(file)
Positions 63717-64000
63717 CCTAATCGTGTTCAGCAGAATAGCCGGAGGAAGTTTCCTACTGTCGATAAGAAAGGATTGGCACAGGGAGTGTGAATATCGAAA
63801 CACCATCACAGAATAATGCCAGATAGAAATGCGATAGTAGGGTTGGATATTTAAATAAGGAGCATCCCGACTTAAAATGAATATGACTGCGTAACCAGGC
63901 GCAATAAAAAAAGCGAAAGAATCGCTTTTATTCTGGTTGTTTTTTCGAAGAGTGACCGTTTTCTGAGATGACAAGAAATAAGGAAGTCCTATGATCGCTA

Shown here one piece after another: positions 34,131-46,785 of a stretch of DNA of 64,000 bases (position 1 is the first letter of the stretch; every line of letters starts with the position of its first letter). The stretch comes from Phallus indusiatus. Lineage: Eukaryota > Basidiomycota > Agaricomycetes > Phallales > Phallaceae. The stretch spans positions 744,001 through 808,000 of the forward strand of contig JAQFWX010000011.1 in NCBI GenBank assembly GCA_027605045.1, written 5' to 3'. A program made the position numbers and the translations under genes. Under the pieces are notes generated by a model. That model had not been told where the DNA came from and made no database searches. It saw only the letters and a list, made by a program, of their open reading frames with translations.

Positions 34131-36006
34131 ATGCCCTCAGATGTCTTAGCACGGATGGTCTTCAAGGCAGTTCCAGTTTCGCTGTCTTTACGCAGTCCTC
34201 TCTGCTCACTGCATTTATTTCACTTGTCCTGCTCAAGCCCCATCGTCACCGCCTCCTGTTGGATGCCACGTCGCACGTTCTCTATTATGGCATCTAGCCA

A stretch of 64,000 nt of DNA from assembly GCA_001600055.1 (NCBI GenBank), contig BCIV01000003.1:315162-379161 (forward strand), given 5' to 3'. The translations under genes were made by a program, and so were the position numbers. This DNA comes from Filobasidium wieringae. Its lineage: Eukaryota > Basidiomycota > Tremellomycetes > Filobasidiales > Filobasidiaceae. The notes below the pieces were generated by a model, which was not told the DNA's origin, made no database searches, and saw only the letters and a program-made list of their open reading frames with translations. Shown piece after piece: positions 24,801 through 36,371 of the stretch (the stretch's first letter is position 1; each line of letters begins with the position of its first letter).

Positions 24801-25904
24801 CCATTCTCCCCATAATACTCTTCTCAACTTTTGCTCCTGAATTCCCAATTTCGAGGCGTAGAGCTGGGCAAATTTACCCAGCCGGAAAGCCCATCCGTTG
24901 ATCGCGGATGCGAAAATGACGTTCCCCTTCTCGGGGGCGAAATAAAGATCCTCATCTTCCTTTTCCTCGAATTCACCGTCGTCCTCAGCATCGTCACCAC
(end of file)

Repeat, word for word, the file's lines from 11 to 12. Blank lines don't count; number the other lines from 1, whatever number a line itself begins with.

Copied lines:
24801 CCATTCTCCCCATAATACTCTTCTCAACTTTTGCTCCTGAATTCCCAATTTCGAGGCGTAGAGCTGGGCAAATTTACCCAGCCGGAAAGCCCATCCGTTG
24901 ATCGCGGATGCGAAAATGACGTTCCCCTTCTCGGGGGCGAAATAAAGATCCTCATCTTCCTTTTCCTCGAATTCACCGTCGTCCTCAGCATCGTCACCAC